This orchestra, under Jarvi's direction, has an outlook on Beethoven not unlike that of Zinman and the Zurich Tonhalle Orchestra (see previous post). I believe that he is also using the new Barenreiter urtext editions of the symphonies. Modern instruments, chamber sized orchestra, and a fresh approach to these well tread symphonies. To give an idea of the size of this band, I counted seven first violins, six seconds, five violas, four cellos, and three basses. That string section is about half the size of the biggest romantic-era orchestras. This allows the other instruments in the orchestra to be heard more clearly.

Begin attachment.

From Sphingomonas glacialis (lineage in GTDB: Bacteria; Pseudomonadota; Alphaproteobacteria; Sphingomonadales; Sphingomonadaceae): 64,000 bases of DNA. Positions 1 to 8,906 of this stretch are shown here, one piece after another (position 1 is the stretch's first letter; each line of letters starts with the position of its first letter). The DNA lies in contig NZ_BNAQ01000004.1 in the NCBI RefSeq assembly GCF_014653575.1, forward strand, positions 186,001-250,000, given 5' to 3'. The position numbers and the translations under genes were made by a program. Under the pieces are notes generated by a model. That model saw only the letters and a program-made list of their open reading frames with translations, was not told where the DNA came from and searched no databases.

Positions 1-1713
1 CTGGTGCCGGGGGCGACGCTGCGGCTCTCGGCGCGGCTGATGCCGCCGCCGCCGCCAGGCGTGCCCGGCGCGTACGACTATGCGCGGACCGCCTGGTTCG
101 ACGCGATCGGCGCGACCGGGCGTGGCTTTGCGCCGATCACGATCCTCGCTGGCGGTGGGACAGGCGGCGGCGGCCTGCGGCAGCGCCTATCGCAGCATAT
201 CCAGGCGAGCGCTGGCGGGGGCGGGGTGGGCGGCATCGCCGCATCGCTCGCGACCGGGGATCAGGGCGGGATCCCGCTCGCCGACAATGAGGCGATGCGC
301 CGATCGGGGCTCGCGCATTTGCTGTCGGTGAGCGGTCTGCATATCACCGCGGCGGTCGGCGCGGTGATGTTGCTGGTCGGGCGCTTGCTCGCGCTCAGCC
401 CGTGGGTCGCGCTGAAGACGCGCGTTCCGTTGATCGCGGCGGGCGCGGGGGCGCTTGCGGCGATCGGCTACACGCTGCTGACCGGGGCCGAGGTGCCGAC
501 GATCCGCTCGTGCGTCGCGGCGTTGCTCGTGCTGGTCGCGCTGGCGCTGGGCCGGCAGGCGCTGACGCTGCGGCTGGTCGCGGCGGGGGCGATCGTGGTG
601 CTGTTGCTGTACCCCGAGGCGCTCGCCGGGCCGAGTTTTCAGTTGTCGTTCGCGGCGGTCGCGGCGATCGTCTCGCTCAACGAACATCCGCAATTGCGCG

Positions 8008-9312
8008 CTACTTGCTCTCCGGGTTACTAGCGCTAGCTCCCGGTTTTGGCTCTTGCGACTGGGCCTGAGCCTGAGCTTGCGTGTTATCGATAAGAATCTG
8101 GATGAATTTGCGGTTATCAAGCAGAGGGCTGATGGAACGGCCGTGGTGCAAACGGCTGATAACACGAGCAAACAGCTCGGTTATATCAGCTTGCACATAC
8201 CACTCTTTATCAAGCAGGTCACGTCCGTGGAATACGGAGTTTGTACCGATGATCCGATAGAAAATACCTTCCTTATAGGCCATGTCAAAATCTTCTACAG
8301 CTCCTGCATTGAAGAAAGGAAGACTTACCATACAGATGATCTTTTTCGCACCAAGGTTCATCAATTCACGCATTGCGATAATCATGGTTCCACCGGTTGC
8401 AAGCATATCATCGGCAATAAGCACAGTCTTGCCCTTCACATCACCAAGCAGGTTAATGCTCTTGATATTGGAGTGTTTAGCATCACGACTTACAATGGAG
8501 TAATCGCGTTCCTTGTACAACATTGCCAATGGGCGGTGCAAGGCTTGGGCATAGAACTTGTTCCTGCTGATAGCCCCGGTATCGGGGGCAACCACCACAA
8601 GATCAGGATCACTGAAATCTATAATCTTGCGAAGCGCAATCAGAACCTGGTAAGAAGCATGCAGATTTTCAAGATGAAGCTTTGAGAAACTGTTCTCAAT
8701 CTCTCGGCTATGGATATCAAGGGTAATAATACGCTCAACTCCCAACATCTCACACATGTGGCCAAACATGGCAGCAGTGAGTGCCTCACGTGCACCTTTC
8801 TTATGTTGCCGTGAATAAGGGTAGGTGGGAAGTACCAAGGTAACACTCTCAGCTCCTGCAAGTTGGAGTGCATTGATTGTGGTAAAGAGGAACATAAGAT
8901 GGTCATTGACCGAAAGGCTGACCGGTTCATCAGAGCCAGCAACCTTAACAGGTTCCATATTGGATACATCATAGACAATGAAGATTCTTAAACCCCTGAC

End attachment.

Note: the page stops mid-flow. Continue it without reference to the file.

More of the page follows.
All three works were played with speed, precision and clarity. In the 19th century style, they used faster tempi, and the smaller orchestra size let the pull it off with crispness. They were able to turn on a dime, running at high speed, like driving a Subaru WRX instead of a Hummer H1.
The concert seemed a bit undersold (~60% full), but the small audience was very appreciative, and we were rewarded with two encores: Sibelius' 'Valse Triste' and the Finale to Beethoven's First Symphony. In that last encore, the first and second violin sections switched places, to show that they all could play at a high level of virtuosity, and that nobody is "second fiddle" in this ensemble.
It was a great performance, and all you New Yorkers should get out in the snow tomorrow night to see them at Allice Tully Hall. This is a fantastic German orchestra under one of the world's great conductors.